Snoring through a long winter’s night? It might be sleep apnea. ENT specialist Gerard O’Halloran, MD – board-certified in sleep medicine – explains how sleep apnea is diagnosed and treated.
What is sleep apnea?
Sleep apnea is a common disorder with one or more pauses in breathing or shallow breaths while you sleep. It affects about 20 million adults in the U.S., and many don’t realize that they have it.
When you fall asleep, your throat muscles relax and your tongue can fall back into your throat, blocking your airway partially. When you fall into deep sleep, it can block your airway completely, and you stop breathing. In order to get enough muscle tone to breathe again, you’ll move out of deep sleep into lighter sleep, which interrupts your sleep. This can happen 30 times or more per hour.
What are the health risks of sleep apnea?
Sleep apnea can aggravate high blood pressure and lead to heart attack or stroke. In fact, people with untreated sleep apnea have three to five times as many heart attacks and strokes as the general population. Sleep apnea can also contribute to depression, anxiety, Alzheimer’s, and even car accidents caused by sleepy drivers.
What are the signs of apnea?
Loud snoring is a classic symptom of sleep apnea. So is high blood pressure, and neck size, 17 inches or more (think of your dress shirt measurements).
Other signs: Are you tired during the day? Do you have a midafternoon lull when you could nap easily? Do you fall asleep very quickly at night? We also look at anatomy: If the tongue sits farther back in the throat or the lower jaw is shorter, that increases your risk for sleep apnea.
Sleep apnea runs in families. If family members have been diagnosed with sleep apnea, it may be useful for you to look into it, too.
How do you diagnose sleep apnea?
With a sleep study. This can be done at home: We give you a monitor with a chest strap and headband to wear overnight, to track your breathing and eye movement throughout the night. That data shows us if you have obstructive sleep apnea, and how severe it is. Home sleep tests must be ordered by a physician who is board certified in Sleep Medicine.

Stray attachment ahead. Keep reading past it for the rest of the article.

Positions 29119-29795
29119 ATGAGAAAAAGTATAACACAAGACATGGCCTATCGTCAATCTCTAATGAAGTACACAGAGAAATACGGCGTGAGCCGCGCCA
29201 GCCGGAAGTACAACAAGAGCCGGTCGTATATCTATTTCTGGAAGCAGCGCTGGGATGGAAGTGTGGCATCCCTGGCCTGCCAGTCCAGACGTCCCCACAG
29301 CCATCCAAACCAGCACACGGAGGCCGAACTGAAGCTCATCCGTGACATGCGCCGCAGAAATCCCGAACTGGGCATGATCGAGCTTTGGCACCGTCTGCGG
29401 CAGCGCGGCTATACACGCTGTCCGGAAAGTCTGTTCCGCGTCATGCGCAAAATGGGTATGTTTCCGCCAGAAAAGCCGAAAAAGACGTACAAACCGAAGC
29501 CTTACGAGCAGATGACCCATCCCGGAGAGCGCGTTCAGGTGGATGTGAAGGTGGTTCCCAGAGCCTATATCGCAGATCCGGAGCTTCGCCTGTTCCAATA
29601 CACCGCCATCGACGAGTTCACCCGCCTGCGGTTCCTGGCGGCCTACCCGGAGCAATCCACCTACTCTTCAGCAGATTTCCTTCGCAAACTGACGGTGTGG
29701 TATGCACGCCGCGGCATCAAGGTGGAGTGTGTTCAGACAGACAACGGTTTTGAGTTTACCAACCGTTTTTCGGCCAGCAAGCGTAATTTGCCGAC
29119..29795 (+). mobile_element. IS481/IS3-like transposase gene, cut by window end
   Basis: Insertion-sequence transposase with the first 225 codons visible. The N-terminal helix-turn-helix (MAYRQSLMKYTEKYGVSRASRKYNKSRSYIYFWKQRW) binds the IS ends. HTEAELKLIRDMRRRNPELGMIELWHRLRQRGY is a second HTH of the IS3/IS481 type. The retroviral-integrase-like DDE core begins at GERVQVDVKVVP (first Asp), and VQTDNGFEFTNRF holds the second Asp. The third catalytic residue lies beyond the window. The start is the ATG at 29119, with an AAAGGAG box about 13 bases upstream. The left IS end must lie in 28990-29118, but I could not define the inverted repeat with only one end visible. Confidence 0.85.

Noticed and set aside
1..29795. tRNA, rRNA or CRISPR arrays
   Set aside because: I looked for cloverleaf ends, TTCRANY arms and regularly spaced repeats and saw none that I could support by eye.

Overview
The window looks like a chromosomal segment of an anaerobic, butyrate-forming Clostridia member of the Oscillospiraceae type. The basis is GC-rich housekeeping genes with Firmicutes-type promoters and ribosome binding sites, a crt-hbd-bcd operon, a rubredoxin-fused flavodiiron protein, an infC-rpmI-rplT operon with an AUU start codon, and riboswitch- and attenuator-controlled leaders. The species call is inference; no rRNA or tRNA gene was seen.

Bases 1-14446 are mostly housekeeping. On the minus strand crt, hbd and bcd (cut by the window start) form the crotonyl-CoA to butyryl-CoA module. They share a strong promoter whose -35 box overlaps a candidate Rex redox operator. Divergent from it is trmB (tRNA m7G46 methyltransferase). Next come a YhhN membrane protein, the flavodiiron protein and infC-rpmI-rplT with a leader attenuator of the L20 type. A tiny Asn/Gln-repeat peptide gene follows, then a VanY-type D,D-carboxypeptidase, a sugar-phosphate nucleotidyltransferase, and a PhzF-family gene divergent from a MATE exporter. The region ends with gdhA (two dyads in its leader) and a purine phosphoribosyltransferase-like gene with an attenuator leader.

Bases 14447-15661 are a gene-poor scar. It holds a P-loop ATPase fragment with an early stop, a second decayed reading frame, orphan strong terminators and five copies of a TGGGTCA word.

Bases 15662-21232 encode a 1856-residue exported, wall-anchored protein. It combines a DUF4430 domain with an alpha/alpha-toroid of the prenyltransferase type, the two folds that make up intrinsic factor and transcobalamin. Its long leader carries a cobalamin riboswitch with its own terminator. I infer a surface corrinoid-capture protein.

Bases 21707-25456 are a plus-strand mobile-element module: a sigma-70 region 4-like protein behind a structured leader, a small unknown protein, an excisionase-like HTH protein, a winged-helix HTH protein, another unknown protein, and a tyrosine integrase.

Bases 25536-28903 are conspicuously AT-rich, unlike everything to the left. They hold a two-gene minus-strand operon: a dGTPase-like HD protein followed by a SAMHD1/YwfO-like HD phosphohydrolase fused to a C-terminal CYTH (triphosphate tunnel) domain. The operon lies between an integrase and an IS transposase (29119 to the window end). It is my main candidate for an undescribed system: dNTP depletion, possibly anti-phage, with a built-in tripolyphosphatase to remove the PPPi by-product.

We also can do a more complex sleep study in the hospital for patients who have certain conditions. At the Sleep Center, a sleep study technician arranges sensors to monitor heart rate, oxygen levels and eye movement while you sleep, then monitors you from a workstation outside the hotel-like sleep suite.
With both tests, we count how many times you quit breathing or move out of deep sleep. Five to 15 events per hour is considered mild sleep apnea; 15 to 30 events are moderate apnea, and more than 30 is severe sleep apnea. I’ve seen patients up well over 100 events an hour.
What are treatment options for apnea?
There are three avenues for treatment: CPAP, dental appliance, or surgery.
CPAP (continuous positive airway pressure) machines use mild air pressure through a nasal tube or face mask to keep the airways open. It’s reliable, but 25% to 30% of patients can’t tolerate it. CPAP machines require a prescription.
Dental appliance therapy uses a custom-made appliance that fits like a sports mouth guard to hold the lower jaw and tongue in a forward position to help keep the airway open. It’s much easier to use than a CPAP machine because it’s just like putting in a mouth guard at night.
CPAP and dental appliances are long-term solutions that require long-term monitoring as well.
Surgery may help people with mild sleep apnea if it’s caused by big tonsils, excessive tissue in the palate, or a nose that needs straightening. Because surgery is a big undertaking, it’s generally the last choice of treatment for sleep apnea.
If I think I have apnea, what’s my first step?
Get a sleep study. Ask your primary care provider or an ENT specialist if a sleep study is appropriate for you. (You’ll need a referral for the test.)
It’s wise to do a sleep study relatively early in the calendar year so you have time to try different treatment options if necessary. It’s better not to feel rushed through the process, especially if you’re concerned about making the most of your insurance deductible.
Learn about the Sleep Center at Northfield Hospital: http://bit.ly/nhc-sleep
Make an appointment with Dr. O’Halloran: (952) 469-0500